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NRSG210 Essay marking criteria NRSG210 Essay marking criteria & resources Marking criteria/ weight HD descriptors Relevant resources Focus & Introduction 10% MAX There is a clear introduction that...

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NRSG210 Essay marking criteria
NRSG210 Essay marking criteria & resources
Marking criteria/
weight
HD descriptors Relevant resources
Focus &
Introduction
10% MAX
There is a clear introduction that outlines the topic, and
contextualises and profiles the scope, content and the sequence
of the essay topic.
Writing at ACU/Essays: video outlines the structure of academic
essays
Descriptive Content
Relevance, Support
& Examples
30% MAX
The content is relevant to the topic. Student has highlighted in
detail all the relevant significant factors; explained and analysed
the concepts and or issues and their importance.
Refe
ed to relevant theory and literature to support their
easoning and examples are presented.
Essay task explanation from Week 1 lecture
Writing at ACU/Academic writing: video explains paragraph
structure and how evidence works within that structure; tip sheet
on reporting ve
s
Critical Thinking,
Analysis &
Reasoning
20% MAX
There is evidence of both depth and
eadth of reading. An
argument is presented and well supported with evidence.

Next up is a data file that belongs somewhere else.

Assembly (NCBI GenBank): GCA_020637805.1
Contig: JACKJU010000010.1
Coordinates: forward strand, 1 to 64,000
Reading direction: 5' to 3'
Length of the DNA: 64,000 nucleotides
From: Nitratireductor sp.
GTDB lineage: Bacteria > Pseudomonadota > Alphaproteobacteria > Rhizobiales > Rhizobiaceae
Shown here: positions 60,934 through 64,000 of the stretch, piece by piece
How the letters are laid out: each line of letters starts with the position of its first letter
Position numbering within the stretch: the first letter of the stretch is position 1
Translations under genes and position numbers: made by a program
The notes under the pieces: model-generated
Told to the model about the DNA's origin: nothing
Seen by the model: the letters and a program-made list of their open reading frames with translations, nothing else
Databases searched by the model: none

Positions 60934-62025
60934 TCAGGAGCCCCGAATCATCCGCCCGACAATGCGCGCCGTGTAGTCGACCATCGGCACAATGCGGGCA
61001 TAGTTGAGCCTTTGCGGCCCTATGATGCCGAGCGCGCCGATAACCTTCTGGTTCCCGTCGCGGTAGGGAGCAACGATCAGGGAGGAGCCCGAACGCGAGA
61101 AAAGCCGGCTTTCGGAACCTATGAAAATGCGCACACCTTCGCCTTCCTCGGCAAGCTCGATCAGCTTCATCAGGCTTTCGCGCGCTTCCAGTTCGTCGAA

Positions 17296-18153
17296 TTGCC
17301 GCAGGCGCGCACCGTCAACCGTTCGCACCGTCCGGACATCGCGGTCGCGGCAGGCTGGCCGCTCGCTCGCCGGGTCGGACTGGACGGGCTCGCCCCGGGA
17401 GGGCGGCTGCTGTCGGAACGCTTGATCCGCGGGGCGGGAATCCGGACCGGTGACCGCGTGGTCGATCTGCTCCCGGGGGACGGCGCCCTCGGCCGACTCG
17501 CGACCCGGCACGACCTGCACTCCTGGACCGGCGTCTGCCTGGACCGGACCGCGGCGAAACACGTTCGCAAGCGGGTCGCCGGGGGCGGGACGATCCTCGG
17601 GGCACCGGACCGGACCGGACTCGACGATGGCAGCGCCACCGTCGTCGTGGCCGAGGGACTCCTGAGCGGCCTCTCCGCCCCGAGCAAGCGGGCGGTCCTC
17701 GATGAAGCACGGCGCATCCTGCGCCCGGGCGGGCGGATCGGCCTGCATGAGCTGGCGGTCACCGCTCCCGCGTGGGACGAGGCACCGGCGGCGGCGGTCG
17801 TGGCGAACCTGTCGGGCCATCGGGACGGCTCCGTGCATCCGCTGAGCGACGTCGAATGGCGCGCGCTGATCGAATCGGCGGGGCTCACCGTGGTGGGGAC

Emphasised the importance of consume
carer perspectives
throughout the discussion.
Writing at ACU/Academic writing: video explains paragraph
structure and how evidence works within that structure
Week 1 lecture
Conclusion &
Synthesis
20% MAX
There is a concluding paragraph which restates the topic,
provides a summary of all the key points, and presents an
overall conclusion.
Writing at ACU/Essays: video outlines the structure of academic
essays
Sequencing &
Accuracy
5% MAX
The content in the essay matches the outline presented in the
introductory paragraph. Most paragraphs are organised in a
logical manner so that content flows from one paragraph to the
next, and there are clear linking sentences that link each
paragraph to the next. The essay ends with a rational
conclusion.
Writing at ACU/Essays: video outlines the structure of academic
essays; planning template helps you plan each section of the
assignment
Writing at ACU/Academic writing: tip sheet on
cohesive/connective language
Prepared by the Academic Skills Unit, July 201 XXXXXXXXXXp.
1
https:
leo.acu.edu.au/mod
ook/view.php?id=785432&chapterid=10063
https:
leo.acu.edu.au/course/view.php?id=23812§ion=5
https:
leo.acu.edu.au/mod
ook/view.php?id=785432&chapterid=10012
https:
leo.acu.edu.au/mod
ook/view.php?id=785432&chapterid=10012
https:
leo.acu.edu.au/course/view.php?id=23812§ion=6
https:
leo.acu.edu.au/mod
ook/view.php?id=785432&chapterid=10063
https:
leo.acu.edu.au/mod